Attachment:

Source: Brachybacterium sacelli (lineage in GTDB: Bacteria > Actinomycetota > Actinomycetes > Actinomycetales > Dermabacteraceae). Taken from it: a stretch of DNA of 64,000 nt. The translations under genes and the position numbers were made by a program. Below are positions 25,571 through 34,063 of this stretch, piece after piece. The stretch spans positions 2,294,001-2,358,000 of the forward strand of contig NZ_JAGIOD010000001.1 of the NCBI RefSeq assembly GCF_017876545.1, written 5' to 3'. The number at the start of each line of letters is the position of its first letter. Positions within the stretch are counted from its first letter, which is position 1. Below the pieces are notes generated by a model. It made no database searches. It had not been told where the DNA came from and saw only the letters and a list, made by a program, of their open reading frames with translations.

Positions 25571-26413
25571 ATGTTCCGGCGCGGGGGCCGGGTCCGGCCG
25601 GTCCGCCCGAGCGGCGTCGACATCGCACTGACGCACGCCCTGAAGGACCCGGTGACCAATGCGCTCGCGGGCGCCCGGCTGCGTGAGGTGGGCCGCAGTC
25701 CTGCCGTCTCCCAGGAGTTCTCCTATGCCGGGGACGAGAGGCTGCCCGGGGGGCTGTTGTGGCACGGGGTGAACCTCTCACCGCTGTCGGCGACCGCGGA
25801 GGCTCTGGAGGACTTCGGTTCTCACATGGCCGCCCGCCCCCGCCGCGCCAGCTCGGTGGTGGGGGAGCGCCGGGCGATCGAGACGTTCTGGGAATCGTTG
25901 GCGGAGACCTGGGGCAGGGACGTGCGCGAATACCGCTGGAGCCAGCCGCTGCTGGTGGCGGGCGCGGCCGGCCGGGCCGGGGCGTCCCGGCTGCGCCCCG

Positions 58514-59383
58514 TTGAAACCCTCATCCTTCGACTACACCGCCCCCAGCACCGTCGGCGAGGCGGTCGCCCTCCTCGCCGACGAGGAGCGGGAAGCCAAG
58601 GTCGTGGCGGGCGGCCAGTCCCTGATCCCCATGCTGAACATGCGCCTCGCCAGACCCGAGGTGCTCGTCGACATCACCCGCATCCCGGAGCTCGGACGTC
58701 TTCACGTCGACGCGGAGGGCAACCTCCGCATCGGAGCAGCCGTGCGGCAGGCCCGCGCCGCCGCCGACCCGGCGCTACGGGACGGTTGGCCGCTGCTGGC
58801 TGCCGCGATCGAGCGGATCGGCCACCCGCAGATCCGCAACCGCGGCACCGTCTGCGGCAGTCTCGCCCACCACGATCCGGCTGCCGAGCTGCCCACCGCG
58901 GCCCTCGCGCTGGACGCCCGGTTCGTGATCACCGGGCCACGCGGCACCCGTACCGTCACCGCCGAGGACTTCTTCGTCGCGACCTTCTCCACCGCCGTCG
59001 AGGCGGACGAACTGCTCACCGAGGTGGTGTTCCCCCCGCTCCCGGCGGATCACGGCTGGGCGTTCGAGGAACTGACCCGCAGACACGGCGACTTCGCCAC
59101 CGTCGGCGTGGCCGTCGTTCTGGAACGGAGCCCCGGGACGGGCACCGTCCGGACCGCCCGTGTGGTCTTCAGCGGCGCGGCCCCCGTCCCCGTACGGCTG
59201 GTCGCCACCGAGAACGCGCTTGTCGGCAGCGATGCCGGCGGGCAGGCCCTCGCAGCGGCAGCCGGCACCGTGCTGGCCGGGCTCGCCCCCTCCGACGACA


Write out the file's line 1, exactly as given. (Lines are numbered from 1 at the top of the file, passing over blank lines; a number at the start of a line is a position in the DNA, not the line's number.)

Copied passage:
Source: Brachybacterium sacelli (lineage in GTDB: Bacteria > Actinomycetota > Actinomycetes > Actinomycetales > Dermabacteraceae). Taken from it: a stretch of DNA of 64,000 nt. The translations under genes and the position numbers were made by a program. Below are positions 25,571 through 34,063 of this stretch, piece after piece. The stretch spans positions 2,294,001-2,358,000 of the forward strand of contig NZ_JAGIOD010000001.1 of the NCBI RefSeq assembly GCF_017876545.1, written 5' to 3'. The number at the start of each line of letters is the position of its first letter. Positions within the stretch are counted from its first letter, which is position 1. Below the pieces are notes generated by a model. It made no database searches. It had not been told where the DNA came from and saw only the letters and a list, made by a program, of their open reading frames with translations.